Another example comes from Morocco a century later. From 1836 to 1837 the Jews
of Fez had asked the Sultan Abd ar‑Rahman for permission to build a hammam
(public bath) in their quarter. The most learned qadis (judges) were consulted.
The economic and social domain projects a much wider and deeper pattern of
dhimmitude, because one can say that the Muslim peasantry was also - though in a
much less severe way - victim of the periods vicissitudes. In wars, invasions
and rebellions, there is a degree of uncertainty.
As we have seen, the jizya was mandatory under threat of jail, conversion,
slavery, the abduction of dhimmi children, or death. Dhimmis paid double the
taxes of the Muslims and were subjected to the most degrading corvées. In North
Africa and Yemen, repugnant obligations, such as executioner, gravedigger,
cleaner of public latrines and the like, were forced on Jews, even on Saturdays
and holy days.
In the legal domain, specific laws ordained permanent inferiority and
humiliation for the dhimmis. Their lives were valued at considerably less than
that of a Muslim. The penalty for murder was much lighter if the dhimmi was the
victim. Likewise, penalties for offenses were unequal between Muslims and
Dhimmis were forbidden to have authority over Muslims, to possess or buy land, to marry Muslim women, to have Muslim slaves or servants, or to use the Arabic alphabet (confirmed by Colonel Charles Churchill in Syria and Lebanon during 1840-60).
In the social domain dhimmis had to be recognized by their discriminatory
clothes whose shape, color and texture were prescribed from head to foot,
likewise, their houses (color and size) and their separate living quarters.
Dhimmis were forbidden to ride a horse or a camel, since these animals were
considered too noble.
He had to walk humbly with lowered eyes, to accept
insults without replying, to remain standing in a meek and respectful attitude
in the presence of a Muslim and to leave him the best place. If he was admitted
to a public bath, he had to wear bells to signal his presence.
These laws are the basic regulations set down in the classical texts on dhimmis
and they had to be enforced throughout the lands of dhimmitude. Muslim jurists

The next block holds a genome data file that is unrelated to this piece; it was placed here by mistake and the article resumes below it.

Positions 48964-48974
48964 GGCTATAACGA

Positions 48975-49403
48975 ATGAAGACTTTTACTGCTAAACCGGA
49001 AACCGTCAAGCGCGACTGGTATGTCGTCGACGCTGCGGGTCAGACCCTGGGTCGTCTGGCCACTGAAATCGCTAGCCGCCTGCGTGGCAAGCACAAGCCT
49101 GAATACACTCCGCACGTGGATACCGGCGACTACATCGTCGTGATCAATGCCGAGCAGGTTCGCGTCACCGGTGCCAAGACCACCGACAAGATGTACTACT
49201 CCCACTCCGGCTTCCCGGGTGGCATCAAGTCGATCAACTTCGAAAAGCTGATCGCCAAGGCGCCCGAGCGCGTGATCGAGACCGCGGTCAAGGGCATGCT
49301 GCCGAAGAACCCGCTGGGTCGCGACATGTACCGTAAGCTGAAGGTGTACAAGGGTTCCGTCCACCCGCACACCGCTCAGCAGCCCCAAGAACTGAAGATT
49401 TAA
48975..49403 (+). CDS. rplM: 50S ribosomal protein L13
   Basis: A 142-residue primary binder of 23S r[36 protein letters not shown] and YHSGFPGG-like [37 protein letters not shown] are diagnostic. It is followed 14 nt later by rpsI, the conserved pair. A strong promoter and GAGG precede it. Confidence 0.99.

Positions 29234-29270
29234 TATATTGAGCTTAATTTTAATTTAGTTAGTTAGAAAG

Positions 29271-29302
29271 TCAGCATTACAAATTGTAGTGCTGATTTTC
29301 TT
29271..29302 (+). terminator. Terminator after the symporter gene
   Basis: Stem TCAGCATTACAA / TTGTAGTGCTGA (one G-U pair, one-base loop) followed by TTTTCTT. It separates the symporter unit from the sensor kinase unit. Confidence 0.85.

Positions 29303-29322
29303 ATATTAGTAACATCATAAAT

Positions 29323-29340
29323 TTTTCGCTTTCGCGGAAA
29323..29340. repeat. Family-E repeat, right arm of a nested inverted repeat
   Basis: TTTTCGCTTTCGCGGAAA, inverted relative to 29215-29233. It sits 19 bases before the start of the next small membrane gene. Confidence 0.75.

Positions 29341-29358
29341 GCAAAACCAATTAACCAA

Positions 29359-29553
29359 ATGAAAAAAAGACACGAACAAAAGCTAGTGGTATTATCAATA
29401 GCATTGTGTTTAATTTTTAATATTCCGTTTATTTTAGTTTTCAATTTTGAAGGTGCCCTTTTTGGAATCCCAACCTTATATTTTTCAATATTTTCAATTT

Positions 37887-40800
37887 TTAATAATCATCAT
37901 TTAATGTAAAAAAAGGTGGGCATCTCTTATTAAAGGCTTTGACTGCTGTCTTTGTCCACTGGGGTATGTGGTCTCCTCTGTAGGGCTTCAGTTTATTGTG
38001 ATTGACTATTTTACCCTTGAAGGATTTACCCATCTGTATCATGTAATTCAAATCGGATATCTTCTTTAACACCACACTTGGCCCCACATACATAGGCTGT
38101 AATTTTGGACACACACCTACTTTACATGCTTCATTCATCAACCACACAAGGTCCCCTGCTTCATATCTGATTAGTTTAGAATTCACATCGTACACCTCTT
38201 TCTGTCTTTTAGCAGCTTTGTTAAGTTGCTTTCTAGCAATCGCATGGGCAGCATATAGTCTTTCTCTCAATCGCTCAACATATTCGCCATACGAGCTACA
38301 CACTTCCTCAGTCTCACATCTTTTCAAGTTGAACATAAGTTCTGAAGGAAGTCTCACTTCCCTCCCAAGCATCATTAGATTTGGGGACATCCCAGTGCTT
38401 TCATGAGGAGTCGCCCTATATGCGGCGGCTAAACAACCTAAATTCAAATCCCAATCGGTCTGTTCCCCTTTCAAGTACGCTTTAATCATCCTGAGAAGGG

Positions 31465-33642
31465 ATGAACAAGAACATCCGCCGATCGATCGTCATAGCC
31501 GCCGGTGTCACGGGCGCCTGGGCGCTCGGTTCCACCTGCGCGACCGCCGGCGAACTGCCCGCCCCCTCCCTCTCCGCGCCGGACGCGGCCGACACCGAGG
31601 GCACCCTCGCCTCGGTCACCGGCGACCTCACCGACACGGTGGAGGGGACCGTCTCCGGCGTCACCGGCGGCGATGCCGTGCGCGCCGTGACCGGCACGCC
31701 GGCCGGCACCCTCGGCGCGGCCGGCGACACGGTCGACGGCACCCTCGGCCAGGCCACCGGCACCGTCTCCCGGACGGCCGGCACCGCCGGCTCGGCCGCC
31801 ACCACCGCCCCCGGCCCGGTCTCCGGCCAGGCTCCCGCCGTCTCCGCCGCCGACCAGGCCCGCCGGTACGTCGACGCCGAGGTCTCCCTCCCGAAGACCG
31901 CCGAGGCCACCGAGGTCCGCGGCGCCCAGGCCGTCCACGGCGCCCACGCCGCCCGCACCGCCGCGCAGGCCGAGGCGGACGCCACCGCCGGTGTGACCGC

strongly condemned the alleviation of these measures when it temporarily
Thus we can answer the questions posed at the beginning of this lecture as follows: yes, indeed, dhimmitude represents a comprehensive legal system; it was introduced throughout the lands conquered and Islamized by Jihad; and it was implemented as recorded in numerous texts, and viewed or experienced by countless witnesses for thirteen centuries.
This comprehensive system has permeated Islamic civilization and culture from its inception, and is being revived today through the Islamist resurgence and the return of the shari'a in some countries. Hence this pattern is not transient but permanent.
Jihad-dhimmitude: a stable and enduring pattern
The considerable number of chronicles written by Muslims and non-Muslims provide copious information on the methods and implementation of Jihad over the centuries. These texts make it possible to establish the close correspondence between actual Islamic military practices and the legal and theological prescriptions of Jihad.
The wars currently waged by Muslim states or through
their proxies, in Israel, the Sudan, Nigeria, Kashmir, the Philippines,
Indonesia, and other parts of the world, reproduce the classic strategy of
Jihad. For instance Abu Yusuf mentions the military conscription of pubescent
and pre-pubescent children in Jihad campaigns. Contemporary examples include:
the Iraq-Iran war, the Jihad against Israel (intifada), and the Islamist
militias in the Sudan.
Today, many aspects of dhimmitude remain active or potential political forces. Hence we see a return to the same situation in modern states where the shari'a is applied or constitutes the source of the laws, as in Egypt, Iran, Sudan, Nigeria, Pakistan, and until recently in Afghanistan.
The condition of Christians in some modern Muslim states is inspired by the traditional rules of dhimmitude relating to the laws of blasphemy, mixed marriage and apostasy, or those concerning the building and repairing of churches, and of religious processions. Discrimination in employment and in education occurs, as well in equality between Muslims and non-Muslims in penal law.
A recently published book by Canon Patrick Sookhdeo22 examined the condition
known in Pakistan as "bonded labor". This is of particular interest to the
historian of dhimmitude because it was the condition of the Jewish and Christian
peasantries, so often referred to in their chronicles from the eighth to the
As a brief conclusion, I would say that there is no public debate yet on the
ideology of Jihad against the infidels, nor about dhimmitude, because these
subjects are simply obfuscated or denied outright.
Since the end of the 1960s some professors in Europe and North America teach
that Jihad wars produced no civilian victims, and that the Muslim armies of
conquest were welcomed by their future dhimmis with open arms.
Bat Ye'or is the author of three books on Jihad and dhimmitude (www.dhimmitude.org and www.dhimmi.org). Her latest study is Islam and Dhimmitude. Where Civilizations Collide (2002); see her Eurabia: The Road to Munich.
I believe in one God, and no more; and I hope for happiness beyond this life. I believe the equality of man, and I believe that religious duties consist in doing justice, loving mercy, and endeavoring to make our fellow-creatures happy. Thomas Paine
Excerpts from Will Durant's The Age of Faith Pages 162-186 Pub. 1950
Religion and History